A new corticosteroid hormone in the sea lamprey, an eel-like fish and one of the earliest vertebrates dating back 500 million years, may shed light on the evolution of steroid hormones.
Principal investigator and lead author David Close of the University of British Columbia's Department of Zoology andcolleagues at Michigan State University identified a corticosteroid hormone called 11-deoxycortisol in the sea lamprey that plays dual roles in balancing ions and regulating stresses, similar to aldosterone and cortisol in humans.
Native to the Pacific Coast of North America and Asia, Pacific lampreys are an important ceremonial and subsistence food for Aboriginal peoples in the Columbia River basin. They are born in freshwater, swim out to the ocean as adults and return to freshwater to reproduce in similar habitats to Pacific salmon and trout. Adult lampreys can grow to approximately 75 cm long and use their sucker-like mouth to attach to other fish while in the ocean.
Mouth of the Pacific lamprey. Credit: Wydoski and Whitney, 1979
"The origin of the corticosteroid signaling pathway has remained controversial over the past several decades because the identity of the ancestral corticosteroid has been elusive," says Close. "This discovery will help us better assess environmental and other stress factors on lamprey species – and provide insight into how stress-regulating hormones evolved from the earliest of vertebrates."
The findings will published online in the Proceedings of National Academy of Sciences Early Edition.
- PHYSICAL SCIENCES
- EARTH SCIENCES
- LIFE SCIENCES
- SOCIAL SCIENCES
Subscribe to the newsletter
Stay in touch with the scientific world!
Know Science And Want To Write?
- Free Market Validation: Men With Hair Transplants Are Seen As Younger, More Attractive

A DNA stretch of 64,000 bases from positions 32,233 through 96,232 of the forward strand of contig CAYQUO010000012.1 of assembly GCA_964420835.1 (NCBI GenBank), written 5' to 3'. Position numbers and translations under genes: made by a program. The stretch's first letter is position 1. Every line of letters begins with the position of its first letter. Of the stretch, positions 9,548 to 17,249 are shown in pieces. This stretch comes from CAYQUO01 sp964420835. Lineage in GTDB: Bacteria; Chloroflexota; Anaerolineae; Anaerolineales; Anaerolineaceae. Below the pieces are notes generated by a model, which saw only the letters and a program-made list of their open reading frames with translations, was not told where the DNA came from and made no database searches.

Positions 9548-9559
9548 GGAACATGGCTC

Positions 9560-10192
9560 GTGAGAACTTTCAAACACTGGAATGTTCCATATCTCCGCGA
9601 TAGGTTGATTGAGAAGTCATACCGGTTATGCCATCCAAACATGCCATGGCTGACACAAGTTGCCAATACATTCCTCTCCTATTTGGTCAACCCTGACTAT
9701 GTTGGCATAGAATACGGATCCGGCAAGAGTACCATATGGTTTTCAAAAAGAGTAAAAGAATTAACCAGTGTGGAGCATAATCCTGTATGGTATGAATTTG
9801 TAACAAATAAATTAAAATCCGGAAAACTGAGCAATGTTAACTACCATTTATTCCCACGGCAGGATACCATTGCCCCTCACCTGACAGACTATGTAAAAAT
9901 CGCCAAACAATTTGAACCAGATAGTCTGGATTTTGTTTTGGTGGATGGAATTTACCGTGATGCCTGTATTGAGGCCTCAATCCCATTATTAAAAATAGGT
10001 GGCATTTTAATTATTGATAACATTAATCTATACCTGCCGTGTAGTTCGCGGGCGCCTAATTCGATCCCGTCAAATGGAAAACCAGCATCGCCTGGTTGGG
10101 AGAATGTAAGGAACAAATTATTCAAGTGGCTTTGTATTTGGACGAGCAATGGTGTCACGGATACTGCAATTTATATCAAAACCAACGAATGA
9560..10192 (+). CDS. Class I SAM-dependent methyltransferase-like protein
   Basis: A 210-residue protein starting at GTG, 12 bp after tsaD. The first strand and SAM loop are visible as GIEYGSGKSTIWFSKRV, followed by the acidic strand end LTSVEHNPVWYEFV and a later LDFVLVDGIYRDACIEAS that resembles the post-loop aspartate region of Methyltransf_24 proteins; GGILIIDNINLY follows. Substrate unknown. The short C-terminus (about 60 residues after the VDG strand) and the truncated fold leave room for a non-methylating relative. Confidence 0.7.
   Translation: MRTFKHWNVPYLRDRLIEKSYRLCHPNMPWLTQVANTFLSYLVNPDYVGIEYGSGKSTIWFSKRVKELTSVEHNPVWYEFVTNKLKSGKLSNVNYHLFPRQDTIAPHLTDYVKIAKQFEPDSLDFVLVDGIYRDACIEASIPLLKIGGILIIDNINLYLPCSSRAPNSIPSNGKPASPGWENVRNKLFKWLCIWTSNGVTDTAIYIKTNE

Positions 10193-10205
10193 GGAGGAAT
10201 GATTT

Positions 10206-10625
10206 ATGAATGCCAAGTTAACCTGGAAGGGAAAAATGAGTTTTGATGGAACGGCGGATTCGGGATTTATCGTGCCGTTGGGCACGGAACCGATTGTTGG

- Kudos To "The Independent" Newspaper For Debunking Nibiru "Blood Moon" Hoax
- Your Microbiome Did Not Cause Your Weight Problem
- USDA Microbiologist Warns Bacteria In Vaping Products May Be A Health Concern
- Sudden Death In Hypertrophic Cardiomyopathy - The Exercise Didn't Do It
- A Great Blitz Game
- Zika Virus May Persist In The Vagina Days After Infection
- "Sascha - I hear you. You're very angry about some knowledge you've only recently come by. You might..."
- "Kent - thanks, glad to have helped :)...."
- "Robert- Thank you for your patience and insight on this matter. I had just heard about this apocalyptic..."
- "Michael (reader who just commented) - I hid your comment as spam for trolling. I have a no trolling..."
- "Hi Robert. Thank you for responding to my comment and the information you kindly provided. I consider..."
- Breast Cancer: Genomics May Show Where Chemo Might Not Be Needed
- Gallup Poll: Great Example of How to Bias a Social Science Study
- Another Kardashian Craze Debunked
- Fad Friday: Ditch The Body Wrap!
- Commonly Cited Stat of 10 Bacteria for Every 1 Human Cell Is Wrong
- Why The EpiPen And Other Generic Drugs Are So Expensive
- Heart failure in the elderly set to triple by 2060
- Up to 80 percent of heart failure patients denied therapy to reduce hospitalization and death
- Increased risk of death for heart failure patients with each NHS hospital admission
- Nebivolol prevents anthracycline-induced cardiotoxicity
- Traffic accidents increased by 50 percent in patients with implantable cardioverter defibrillator